U.S. Democrats, Republicans joust over Biden's $32.5 bln Ukraine, COVID aid proposal

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U.S. President Joe Biden speaks to reporters upon his departure from the White House on Ash Wednesday, in Washington, D.C., U.S., March 2, 2022. REUTERS/Kevin Lamarque/File Photo

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WASHINGTON, March 3 (Reuters) - The Biden administration on Thursday unveiled a $32.5 billion emergency plan to help Ukraine respond to Russia's military invasion and provide more money to fight the COVID-19 pandemic, sparking a new partisan battle in Congress amid a March 11 deadline for settling budget matters.

There appeared to be strong, bipartisan support in the Democratic-controlled Congress for $10 billion in military and humanitarian aid for Ukraine following the Feb. 24 launch of Russia's invasion into its territory.

But some Republicans and a couple of centrist Democrats questioned the $22.5 billion in additional coronavirus pandemic aid on the heels of last year's $1.9 trillion "American Rescue Plan" that passed with only Democratic support.

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The White House and congressional Democrats want to bundle the Ukraine and COVID-19 emergency funds with a much larger third package of around $1.5 trillion to keep regular government operations running beyond March 11, when stopgap funds expire.

Without action by Congress, many federal agencies would have to pare or shut down operations at the end of next week.

Republicans argued some of the American Rescue Plan money is unspent and should be used before a new tranche is considered.

"We shouldn't give money where it's not needed, because we're borrowing it," Senator Richard Shelby, the top Republican on the Senate Appropriations Committee, told Reuters.

Republican Senator Lindsey Graham, however, signaled support for COVID-19 funding, saying "multiple crises are hitting at the same time."

Some lawmakers fretted that the budget dispute, if unresolved, could have far-reaching fallout - showcasing political divisions in the United States that could hearten Russian President Vladimir Putin, delaying military aid to Ukraine and flirting with a U.S. government shutdown.

Democratic Senator Dick Durbin downplayed such concerns, saying coupling the Ukraine money with other spending could speed budget negotiations.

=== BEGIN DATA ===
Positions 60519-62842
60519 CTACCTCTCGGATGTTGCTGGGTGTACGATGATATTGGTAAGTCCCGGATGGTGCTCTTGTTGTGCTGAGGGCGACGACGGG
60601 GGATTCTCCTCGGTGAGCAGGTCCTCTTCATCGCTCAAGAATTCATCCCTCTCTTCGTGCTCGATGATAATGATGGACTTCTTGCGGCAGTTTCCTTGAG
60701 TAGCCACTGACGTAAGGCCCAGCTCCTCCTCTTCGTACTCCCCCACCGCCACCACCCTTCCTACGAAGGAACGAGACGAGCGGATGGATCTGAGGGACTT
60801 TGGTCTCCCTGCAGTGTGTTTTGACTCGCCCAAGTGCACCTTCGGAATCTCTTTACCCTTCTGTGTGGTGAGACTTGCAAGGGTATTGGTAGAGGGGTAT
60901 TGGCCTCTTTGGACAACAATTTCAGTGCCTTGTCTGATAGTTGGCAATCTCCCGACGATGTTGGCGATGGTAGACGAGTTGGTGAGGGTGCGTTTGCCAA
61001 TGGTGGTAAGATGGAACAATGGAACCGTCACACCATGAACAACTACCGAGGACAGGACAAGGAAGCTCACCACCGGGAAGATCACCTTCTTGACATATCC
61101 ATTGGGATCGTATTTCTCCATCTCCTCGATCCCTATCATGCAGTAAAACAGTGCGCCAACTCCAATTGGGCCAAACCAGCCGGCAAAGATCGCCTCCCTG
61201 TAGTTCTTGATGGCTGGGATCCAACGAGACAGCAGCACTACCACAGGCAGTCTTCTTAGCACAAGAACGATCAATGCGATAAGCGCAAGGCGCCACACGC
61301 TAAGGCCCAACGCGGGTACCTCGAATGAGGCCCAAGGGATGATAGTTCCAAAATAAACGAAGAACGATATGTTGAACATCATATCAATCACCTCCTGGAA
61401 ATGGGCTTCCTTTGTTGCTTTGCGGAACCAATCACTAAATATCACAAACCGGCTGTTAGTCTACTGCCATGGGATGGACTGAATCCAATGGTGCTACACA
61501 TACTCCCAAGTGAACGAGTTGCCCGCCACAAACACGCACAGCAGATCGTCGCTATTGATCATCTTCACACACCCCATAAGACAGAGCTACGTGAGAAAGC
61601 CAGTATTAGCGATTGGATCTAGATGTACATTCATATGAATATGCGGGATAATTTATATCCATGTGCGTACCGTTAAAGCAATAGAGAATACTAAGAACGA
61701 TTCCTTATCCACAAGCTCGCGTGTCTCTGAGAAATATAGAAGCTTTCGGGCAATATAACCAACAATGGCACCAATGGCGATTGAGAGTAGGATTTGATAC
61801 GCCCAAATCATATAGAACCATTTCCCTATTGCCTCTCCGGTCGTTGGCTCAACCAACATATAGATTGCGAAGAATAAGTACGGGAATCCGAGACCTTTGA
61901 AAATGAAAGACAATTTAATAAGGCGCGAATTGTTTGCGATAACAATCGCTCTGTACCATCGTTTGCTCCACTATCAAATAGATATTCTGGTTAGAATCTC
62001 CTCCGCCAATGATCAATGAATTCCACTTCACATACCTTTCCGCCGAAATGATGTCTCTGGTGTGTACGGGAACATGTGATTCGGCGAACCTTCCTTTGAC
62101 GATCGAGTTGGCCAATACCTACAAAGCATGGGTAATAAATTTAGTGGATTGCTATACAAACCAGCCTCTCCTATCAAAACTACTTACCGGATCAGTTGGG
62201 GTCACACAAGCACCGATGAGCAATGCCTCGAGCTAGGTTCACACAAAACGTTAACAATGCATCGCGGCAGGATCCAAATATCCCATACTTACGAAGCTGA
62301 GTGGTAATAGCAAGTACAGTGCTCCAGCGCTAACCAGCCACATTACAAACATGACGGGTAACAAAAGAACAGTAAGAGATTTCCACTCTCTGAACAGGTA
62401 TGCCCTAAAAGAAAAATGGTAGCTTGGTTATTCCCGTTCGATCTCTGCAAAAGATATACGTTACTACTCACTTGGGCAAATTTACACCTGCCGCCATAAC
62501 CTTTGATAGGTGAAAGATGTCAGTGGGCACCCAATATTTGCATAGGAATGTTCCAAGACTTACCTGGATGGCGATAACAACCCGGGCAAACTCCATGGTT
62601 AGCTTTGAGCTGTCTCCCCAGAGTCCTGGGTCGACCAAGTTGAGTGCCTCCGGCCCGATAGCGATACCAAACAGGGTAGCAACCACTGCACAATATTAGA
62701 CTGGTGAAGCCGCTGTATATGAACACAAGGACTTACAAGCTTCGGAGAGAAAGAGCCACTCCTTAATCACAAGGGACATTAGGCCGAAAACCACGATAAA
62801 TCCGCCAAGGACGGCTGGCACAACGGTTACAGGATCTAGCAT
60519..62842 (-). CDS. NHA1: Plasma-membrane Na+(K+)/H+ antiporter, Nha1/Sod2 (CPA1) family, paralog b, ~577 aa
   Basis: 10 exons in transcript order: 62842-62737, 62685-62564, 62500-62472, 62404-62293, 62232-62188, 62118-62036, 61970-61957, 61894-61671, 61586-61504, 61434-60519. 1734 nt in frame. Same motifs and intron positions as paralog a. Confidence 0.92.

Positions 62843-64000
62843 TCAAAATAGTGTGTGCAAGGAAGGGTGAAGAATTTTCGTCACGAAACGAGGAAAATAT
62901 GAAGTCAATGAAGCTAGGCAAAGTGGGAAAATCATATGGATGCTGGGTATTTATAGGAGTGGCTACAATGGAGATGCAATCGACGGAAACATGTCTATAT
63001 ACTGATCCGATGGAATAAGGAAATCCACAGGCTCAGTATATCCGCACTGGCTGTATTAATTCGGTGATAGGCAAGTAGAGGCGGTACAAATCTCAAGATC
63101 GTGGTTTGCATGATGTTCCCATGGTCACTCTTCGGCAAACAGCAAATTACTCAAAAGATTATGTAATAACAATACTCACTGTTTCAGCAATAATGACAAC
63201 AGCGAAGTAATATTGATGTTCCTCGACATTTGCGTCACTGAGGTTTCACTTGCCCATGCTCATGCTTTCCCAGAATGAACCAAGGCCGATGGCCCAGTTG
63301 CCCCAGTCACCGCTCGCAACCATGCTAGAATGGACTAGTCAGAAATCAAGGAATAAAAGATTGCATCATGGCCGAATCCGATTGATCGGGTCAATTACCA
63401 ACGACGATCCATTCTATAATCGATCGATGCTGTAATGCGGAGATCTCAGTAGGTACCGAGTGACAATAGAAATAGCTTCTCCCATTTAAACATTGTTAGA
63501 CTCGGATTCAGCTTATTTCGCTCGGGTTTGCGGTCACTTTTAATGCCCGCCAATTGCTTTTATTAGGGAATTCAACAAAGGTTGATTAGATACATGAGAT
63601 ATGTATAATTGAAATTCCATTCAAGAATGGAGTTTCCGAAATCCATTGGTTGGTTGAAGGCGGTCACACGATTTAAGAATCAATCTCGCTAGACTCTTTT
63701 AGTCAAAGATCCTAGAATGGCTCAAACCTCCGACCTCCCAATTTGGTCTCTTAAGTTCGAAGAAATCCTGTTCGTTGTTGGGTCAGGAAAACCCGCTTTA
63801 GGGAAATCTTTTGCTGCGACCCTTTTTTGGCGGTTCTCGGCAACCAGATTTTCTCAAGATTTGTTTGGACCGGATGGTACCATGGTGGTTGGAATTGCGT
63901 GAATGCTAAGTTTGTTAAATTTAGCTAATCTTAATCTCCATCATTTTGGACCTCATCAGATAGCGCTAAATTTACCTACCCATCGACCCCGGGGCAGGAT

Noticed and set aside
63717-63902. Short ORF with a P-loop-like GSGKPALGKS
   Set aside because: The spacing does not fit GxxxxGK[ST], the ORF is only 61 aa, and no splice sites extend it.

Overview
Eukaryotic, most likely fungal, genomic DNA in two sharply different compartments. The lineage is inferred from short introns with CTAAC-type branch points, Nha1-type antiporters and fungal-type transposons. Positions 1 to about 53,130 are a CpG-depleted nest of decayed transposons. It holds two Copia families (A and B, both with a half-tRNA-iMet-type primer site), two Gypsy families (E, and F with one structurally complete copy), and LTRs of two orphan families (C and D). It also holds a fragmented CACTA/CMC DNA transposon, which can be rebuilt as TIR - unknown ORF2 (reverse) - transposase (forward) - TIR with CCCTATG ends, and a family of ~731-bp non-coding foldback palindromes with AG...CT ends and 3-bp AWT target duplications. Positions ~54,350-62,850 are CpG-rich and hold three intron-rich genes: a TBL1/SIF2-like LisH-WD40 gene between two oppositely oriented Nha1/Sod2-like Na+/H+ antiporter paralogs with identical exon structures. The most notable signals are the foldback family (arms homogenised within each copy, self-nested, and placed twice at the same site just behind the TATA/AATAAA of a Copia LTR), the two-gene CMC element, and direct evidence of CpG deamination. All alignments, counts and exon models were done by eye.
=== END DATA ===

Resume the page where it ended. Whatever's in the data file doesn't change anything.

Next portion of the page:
"I think it could be a spark to get it (Ukraine money) moving quickly," Durbin told reporters.

A House Democratic aide said closed-door negotiations on the entire appropriations package were making progress, although disagreements still had to be ironed out. Negotiators hoped to unveil a massive bill in coming days so it can quickly move through the House and Senate and be sent to President Joe Biden for signing into law by the March 11 deadline.

The White House and congressional Democrats argued that funding of key portions of the American Rescue Plan was nearly exhausted for facilitating the manufacture and shipping of more vaccines and COVID-19 tests needed to battle future spikes in the deadly disease.

"We are therefore urging Congress to promptly provide $22.5 billion to cover immediate needs for tests, treatments and vaccines, investments in research and development of next-generation vaccines, and responding globally, including getting more shots in arms around the world," Office of Management and Budget Acting Director Shalanda Young said in a statement.

More than 90% of American Rescue Plan funds have been committed, according to sources familiar with the matter.

Additional COVID-19 resources would allow the government to secure treatments, vaccines and tests for the coming months and fight future variants, Young said. The money would also ensure the continuation of free community testing, treatment and vaccination coverage for uninsured individuals.

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Reporting by Doina Chiacu in Washington Additional reporting by Mike Stone, Patricia Zengerle, David Morgan, Richard Cowan and Moira Warburton in Washington Editing by Jonathan Oatis and Matthew Lewis

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